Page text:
- In the digestive system, too much calcium can cause stomach upset, nausea, vomiting and constipation
Researchers believe that without adequate vitamin D to help absorb it, the extra calcium settles in the arteries instead of the bones.
- There, it helps form plaques that threaten the heart and brain.
Excess calcium can also cause muscle pain, mood disorders, abdominal pain and kidney stones.
What to do about it:
As we’re learning, our diets have everything to do with everything else…
The best and safest way to get Calcium is from food. Your body absorbs and uses calcium better from food than from supplements.
- One of the best sources of dietary calcium is fat-free organic Greek yogurt.
It gives you 450 mm of calcium per serving, plus vitamin D and protein. Two servings meet your calcium needs for a full day.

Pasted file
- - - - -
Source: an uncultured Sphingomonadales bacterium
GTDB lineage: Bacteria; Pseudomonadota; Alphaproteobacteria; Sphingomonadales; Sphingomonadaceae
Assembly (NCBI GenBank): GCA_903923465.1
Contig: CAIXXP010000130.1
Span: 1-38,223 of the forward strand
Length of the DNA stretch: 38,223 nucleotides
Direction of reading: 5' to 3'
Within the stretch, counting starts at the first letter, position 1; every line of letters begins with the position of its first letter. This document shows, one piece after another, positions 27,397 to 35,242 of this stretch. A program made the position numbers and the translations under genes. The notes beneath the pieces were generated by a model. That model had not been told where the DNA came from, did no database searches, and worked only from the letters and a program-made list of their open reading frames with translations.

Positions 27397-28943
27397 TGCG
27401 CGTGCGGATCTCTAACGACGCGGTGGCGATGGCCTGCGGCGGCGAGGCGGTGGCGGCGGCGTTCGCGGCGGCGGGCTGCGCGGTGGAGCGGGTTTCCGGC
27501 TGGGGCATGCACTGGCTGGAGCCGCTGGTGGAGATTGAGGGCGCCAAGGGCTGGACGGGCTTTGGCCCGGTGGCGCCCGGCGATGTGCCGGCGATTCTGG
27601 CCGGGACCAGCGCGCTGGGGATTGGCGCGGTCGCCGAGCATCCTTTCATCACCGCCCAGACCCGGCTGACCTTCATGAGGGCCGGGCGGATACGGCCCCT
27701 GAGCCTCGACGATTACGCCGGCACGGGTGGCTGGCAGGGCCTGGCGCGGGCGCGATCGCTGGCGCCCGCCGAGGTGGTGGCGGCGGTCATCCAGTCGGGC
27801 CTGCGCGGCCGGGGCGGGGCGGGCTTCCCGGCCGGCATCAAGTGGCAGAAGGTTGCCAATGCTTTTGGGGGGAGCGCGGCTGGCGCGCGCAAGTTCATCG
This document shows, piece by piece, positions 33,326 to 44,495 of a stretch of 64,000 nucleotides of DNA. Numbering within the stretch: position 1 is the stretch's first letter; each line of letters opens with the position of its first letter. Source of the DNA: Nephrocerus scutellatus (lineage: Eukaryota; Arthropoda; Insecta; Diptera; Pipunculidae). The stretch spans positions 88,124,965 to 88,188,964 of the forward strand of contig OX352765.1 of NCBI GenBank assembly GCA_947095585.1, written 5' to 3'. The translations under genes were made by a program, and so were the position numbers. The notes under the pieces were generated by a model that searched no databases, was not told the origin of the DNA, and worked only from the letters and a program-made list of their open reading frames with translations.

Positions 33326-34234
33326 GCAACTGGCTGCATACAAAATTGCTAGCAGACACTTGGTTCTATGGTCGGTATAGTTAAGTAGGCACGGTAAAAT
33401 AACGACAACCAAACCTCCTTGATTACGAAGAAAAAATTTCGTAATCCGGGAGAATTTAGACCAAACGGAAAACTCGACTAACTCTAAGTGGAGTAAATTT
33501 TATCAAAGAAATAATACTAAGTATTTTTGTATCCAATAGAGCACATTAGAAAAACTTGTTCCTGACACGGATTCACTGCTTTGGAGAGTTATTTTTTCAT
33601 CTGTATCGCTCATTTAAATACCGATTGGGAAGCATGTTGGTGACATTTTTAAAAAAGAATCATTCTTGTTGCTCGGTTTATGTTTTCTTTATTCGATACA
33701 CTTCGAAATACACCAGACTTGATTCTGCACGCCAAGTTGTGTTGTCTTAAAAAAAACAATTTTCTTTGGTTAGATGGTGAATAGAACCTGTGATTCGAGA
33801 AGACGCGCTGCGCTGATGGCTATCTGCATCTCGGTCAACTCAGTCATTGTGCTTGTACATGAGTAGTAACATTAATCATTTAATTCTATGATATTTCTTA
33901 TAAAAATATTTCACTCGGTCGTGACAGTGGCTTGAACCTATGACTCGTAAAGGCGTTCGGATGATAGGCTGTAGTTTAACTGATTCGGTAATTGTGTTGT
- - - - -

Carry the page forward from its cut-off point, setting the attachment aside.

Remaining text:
Other sources of calcium include:
- Leafy green vegetables like spinach and kale
- Legumes and beans
- Fortified foods, like soy and almond milk, orange juice
- Salmon with soft bones
- Sesame seeds
Vitamin D works together with calcium to strengthen your bones.
- Research has also shown that it improves depression and asthma
- Vitamin D also strengthens and helps regulate the immune system, making you less susceptible to infections
- Lowers blood pressure
- Protects against depression
- Reduces the risk of type 2 diabetes
- Reduces the risk of several kinds of cancer